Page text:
Which accounts should you use for retirement?

With so many choices, it can be hard to know where to put your hard-earned money. 

Here’s a closer look at the five accounts we recommend for your retirement savings.

Employer-sponsored retirement plan—401(k), 403(b), 457(b) or Thrift Savings Plan

  • How does it work?

    Invest pre-tax Tooltip or after-tax Tooltip Roth dollars directly from your paycheck for retirement. Your employer might match contributions, up to a certain amount. If you make after-tax Roth contributions, any matching will go into a separate pre-tax account.

  • How should I use it?

    Contribute at least enough to get the full match, if your employer offers one. Increase your contributions 1%-2% each year until you reach the max.

Eligibility, contribution limit and tax information


Am I eligible?

If your company offers a plan, you’re probably eligible. But specific rules may apply. Check with your employer for more information.

How much can I contribute in 2020?

Up to $19,500.Starting the year you turn 50, you can also make a catch-up contribution of $6,500. 

How will it be taxed?

Your money grows [tooltip:tax-deferred.||Tax-deferred contributions and earnings are not usually subject to federal, state or local taxes until you withdraw them from your retirement account.]With pre-tax contributions, you’ll owe income tax on all money you withdraw. With after-tax contributions, you can withdraw money tax-free after age 59 ½, if you’ve held the account for at least five years. A 10% penalty may apply if you take money out early


Health Savings Account (HSA)

  • How does it work?

    Set aside tax-free (pre-tax) dollars for qualified medical expenses. Tooltip

    Most HSAs also let you invest your savings.

  • How should I use it?

    Use it to save for health care costs, before and during retirement.

Show eligibility, contribution limit and tax information

Am I eligible? 

If you’re enrolled in a high deductible health plan, you might be eligible. After age 65, you can’t contribute. But you can still use the money in your account.


Am I eligible? 

If you’re enrolled in a high deductible health plan, you might be eligible. After age 65, you can’t contribute. But you can still use the money in your account. 

How much can I contribute in 2020?

Up to $7,100 for families, and up to $3,550 for individuals. Starting the year you turn 55, you can also make a catch-up contribution of $1,000.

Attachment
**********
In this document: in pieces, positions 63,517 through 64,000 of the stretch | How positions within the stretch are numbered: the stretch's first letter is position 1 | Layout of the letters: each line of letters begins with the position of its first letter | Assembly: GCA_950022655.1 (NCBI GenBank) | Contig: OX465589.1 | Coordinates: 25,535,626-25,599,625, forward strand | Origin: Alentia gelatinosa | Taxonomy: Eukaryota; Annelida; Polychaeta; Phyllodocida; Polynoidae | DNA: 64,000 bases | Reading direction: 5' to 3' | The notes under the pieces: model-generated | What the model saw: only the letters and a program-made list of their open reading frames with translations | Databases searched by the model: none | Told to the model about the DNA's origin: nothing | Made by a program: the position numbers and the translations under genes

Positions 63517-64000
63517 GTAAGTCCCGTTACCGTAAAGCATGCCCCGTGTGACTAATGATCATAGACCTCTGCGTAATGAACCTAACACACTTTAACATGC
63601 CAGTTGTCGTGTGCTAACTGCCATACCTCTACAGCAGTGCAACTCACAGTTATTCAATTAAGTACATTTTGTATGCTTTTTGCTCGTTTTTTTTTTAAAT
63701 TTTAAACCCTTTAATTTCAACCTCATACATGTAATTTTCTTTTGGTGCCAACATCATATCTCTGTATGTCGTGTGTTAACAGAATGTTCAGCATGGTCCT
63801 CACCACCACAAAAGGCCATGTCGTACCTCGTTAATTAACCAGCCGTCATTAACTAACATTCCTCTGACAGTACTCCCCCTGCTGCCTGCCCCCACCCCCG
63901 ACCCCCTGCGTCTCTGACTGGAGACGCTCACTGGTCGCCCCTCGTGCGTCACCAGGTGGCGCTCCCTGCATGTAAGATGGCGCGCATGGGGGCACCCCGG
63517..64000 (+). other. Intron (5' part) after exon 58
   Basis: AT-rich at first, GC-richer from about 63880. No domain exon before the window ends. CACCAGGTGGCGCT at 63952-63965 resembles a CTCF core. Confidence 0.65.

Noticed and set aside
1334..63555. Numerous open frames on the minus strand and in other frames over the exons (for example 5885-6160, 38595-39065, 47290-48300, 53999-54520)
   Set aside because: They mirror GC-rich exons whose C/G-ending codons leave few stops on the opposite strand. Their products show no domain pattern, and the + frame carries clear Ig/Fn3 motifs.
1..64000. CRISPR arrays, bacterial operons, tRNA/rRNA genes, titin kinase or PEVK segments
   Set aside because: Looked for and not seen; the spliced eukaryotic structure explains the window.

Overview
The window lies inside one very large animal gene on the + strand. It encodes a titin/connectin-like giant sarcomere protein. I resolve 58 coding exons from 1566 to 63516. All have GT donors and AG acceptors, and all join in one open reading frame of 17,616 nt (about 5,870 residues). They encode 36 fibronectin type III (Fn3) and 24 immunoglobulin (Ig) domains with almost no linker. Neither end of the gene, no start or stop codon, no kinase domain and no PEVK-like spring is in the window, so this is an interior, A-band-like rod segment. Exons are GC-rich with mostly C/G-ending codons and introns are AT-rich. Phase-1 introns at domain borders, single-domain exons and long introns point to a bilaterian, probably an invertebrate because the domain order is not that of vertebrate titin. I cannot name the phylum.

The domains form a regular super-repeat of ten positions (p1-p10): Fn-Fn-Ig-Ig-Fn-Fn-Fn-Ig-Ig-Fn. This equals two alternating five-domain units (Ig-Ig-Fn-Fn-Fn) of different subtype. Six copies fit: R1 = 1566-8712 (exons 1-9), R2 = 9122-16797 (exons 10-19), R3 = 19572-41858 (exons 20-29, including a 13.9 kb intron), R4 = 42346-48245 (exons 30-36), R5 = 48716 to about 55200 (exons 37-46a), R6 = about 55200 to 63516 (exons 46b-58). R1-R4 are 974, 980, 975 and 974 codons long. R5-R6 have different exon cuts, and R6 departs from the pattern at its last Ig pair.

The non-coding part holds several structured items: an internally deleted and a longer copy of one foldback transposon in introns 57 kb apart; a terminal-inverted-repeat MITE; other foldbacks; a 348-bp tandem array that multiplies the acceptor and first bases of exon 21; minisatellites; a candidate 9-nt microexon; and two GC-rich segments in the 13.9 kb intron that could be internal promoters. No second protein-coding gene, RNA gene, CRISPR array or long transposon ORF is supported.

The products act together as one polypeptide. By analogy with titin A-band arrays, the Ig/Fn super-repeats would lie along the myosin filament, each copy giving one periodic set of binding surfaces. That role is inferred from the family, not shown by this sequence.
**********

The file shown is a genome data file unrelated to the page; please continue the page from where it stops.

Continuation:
How will it be taxed? 

Your money grows tax-free. If you use it for qualified medical expenses, you won’t owe federal taxes on it when you take it out. After age 65, you can use the funds for non-medical costs without the 20% penalty—you’ll just owe ordinary income tax. 


Traditional IRA

  • How does it work?

    Invest pre-tax or after-tax dollars for retirement.

  • How should I use it?

    Consider it if you’ve maxed out your employer plan or don’t have one.

Show eligibility, contribution limit and tax information


Am I eligible? 

You must have [tooltip:earned income.||Taxable pay from employment or self-employment, including wages, salaries, tips, union strike benefits and certain disability payments. Does not include investment, retirement, Social Security, unemployment, alimony or child support income.] Starting January 1, 2020, there is no age limit on contributions. 

How much can I contribute in 2020? 

Up to $6,000 if you’re under 50, and up to $7,000 if you’re 50 or older.

How will it be taxed? 

Your money grows tax-deferred. With pre-tax contributions, you’ll owe ordinary income tax on all money you withdraw. With after-tax contributions, you’ll just owe income tax on earnings. A 10% penalty may apply, if you take money out before age 59 ½.

Contributions may be tax-deductible if your income is below a certain amount or you don’t have an employer retirement account.


Roth IRA

  • How does it work?

    Invest after-tax dollars for retirement.

  • How should I use it?

    Consider it if you’ve maxed out your employer plan or don’t have one—and expect to be in a higher tax bracket in retirement.

Show eligibility, contribution limit and tax information


Am I eligible? 

It depends on your [tooltip:modified adjusted gross income (MAGI)||Your MAGI is your adjusted gross income (AGI) with certain tax deductions and income added back in.] and tax filing status.

How much can I contribute in 2020? 

Contribution limits depend on your modified adjusted gross income (MAGI), tax filing status and age.

How will it be taxed? 

Your money grows tax-deferred. You can withdraw contributions anytime without tax or penalty. Earnings are tax-free after age 59 ½, if you’ve held the account for at least five years. A 10% penalty may apply, if you take earnings out before age 59 ½.


Brokerage

  • How does it work?

    Invest in stocks, Tooltip   ETFs, Tooltip   mutual funds, Tooltip bonds Tooltip  and other assets.

  • How should I use it?

    Consider it if you want to save more after maxing out your employer and IRA accounts, or to save for non-retirement goals.

Show eligibility, contribution limits and tax information


Am I eligible? 

You must meet the minimum required investment, if there is one.

How much can I contribute in 2020? 

You can contribute as much as you like.

How will it be taxed? 

You’ll owe short- or long-term capital gains tax on money you make from selling assets. The exact tax rate will depend on several factors, including how long you hold the investment.

Interest and dividends are also taxable.



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